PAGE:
A common source of tension and confusion for couples going through a divorce
concerns the disposition of personal items that remain in the formerly
shared marital residence during the course of mediation and court proceedings.
Disagreements over these items, despite their relatively minor monetary
value, can create costly delays in litigation or even undermine settlement
agreements between the parties.
Many of these hardships, however, can be avoided with a bit of planning
and strategic foresight. Below are a few prudent steps and suggestions
for couples going through a divorce to ensure an appropriate division
and treatment of personal items.
Prepare a List of Personal Property
In order to ensure that personal property is appropriately addressed during
the course of divorce proceedings and not divided in a haphazard or incomplete
manner at the last minute (when it is difficult for parties to recall
what personal property is actually contained in the marital home), it
is important to prepare a comprehensive list of all the personal items
that you would like returned to you as well as a good faith estimate of
the value of those items. That list should be delivered to your spouse
or your spouse's attorney before you go to court or mediation and
can often be used as a basis for an agreement between the parties during
mediation or a court ordered settlement agreement.
Attempt a Voluntary Division of Personal Items
If the list of personal property is reasonable and amenable to both parties,
the property may simply be 'handed over' or divided voluntarily.
If this is the case, and the court has not entered any temporary orders
or restraining orders prohibiting it, a spouse is entitled to return to
the marital residence to collect agreed upon personal items and 'low
value' separate property.
It is best to restrict the property divided in this manner to items that
are worth below $500 (such as personal clothing, toiletries etc.) and
avoid seeking to retrieve higher value assets that may create disagreement
between the parties or later be determined to be property of the community
(such as large televisions, washers and dryers, etc.).
Consider Whether the Distribution of Personal Items Might Be Facilitated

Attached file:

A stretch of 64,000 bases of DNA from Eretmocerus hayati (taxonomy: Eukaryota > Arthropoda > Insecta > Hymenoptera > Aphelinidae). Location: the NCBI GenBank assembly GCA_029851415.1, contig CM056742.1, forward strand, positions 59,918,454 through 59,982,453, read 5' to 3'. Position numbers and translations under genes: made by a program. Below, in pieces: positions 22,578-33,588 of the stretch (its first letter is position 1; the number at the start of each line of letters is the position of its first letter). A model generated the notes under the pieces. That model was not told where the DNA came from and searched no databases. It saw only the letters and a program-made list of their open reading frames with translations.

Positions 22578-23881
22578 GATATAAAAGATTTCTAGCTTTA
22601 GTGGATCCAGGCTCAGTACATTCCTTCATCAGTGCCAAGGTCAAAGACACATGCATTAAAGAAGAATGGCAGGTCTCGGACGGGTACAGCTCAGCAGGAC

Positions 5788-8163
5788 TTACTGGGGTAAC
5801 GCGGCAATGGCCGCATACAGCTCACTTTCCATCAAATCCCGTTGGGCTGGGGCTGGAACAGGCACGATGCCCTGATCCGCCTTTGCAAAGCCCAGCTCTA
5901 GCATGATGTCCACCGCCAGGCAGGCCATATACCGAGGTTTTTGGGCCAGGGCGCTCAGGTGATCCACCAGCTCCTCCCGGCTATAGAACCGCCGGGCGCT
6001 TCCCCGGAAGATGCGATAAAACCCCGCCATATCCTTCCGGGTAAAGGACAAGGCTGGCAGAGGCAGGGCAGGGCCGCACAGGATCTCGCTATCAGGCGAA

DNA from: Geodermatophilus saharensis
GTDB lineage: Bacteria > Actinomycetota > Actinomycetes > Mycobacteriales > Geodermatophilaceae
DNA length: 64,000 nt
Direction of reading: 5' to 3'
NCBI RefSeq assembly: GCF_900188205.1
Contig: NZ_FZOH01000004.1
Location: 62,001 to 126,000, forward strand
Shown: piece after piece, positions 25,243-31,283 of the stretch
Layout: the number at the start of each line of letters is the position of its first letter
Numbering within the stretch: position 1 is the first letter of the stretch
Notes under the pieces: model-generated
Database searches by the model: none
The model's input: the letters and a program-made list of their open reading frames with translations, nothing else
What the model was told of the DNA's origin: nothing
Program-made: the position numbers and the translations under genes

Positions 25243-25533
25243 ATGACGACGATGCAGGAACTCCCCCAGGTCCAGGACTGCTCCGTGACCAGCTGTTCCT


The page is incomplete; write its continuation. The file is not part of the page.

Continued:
By a Third Party
Even in the most amenable of dissolutions, and even if all of these guidelines
are followed, one spouse may feel unconformable permitting their former
spouse unsupervised access to the marital home. These situations will
generally require the parties to seek out a neutral third party who can
be granted limited access to the marital property in order to retrieve
the agreed upon items.
Court Ordered Division
If the parties themselves cannot independently agree to a distribution
of personal property, then a mediator or a court order may divide the
personal property for them. There are two ways that this might occur.
The first is through a settlement agreement. Many settlement agreements
will list the personal property that each spouse is entitled to and establish
procedures for retrieving those items (for example, whether a third party
must be present or whether notice must be provided prior to retrieving
personal items). These agreements, if incorporated into the court's
final order, can also be enforced through the sheriff's office or
another law enforcement agency if necessary.
If a settlement agreement has not developed a plan for the division of
personal property, the parties may seek a court order requiring the return
of certain personal property. A court order, like a settlement agreement,
will generally specify the time and manner in which the property may be
retrieved. If either spouse does not comply with a court order allowing
the retrieval of personal assets, he or she may face contempt of court
Care for and Destruction of Personal Property During a Divorce Proceeding
Regardless of which method the parties choose to aid in the distribution
of their marital assets, it is important to consider the way in which
personal property will be cared for as divorce proceedings progress. In
nearly every case, spouses are under an obligation to preserve marital
assets and/or the property of their spouse. Pursuant to that obligation,
one spouse may not, for example, sell or 'throw out' the personal
property of their husband/wife that has remained in the marital residence.
Instead, they must protect the property and await an assessment and order
by the court.
An exception to this obligation can arise, however, if there is property
that is unwanted by both parties and both parties agree should destroyed
or disposed of.
For more information concerning the distribution of personal property,
contact a McKinley Irvin family lawyer or read more about
the division of assets during a divorce.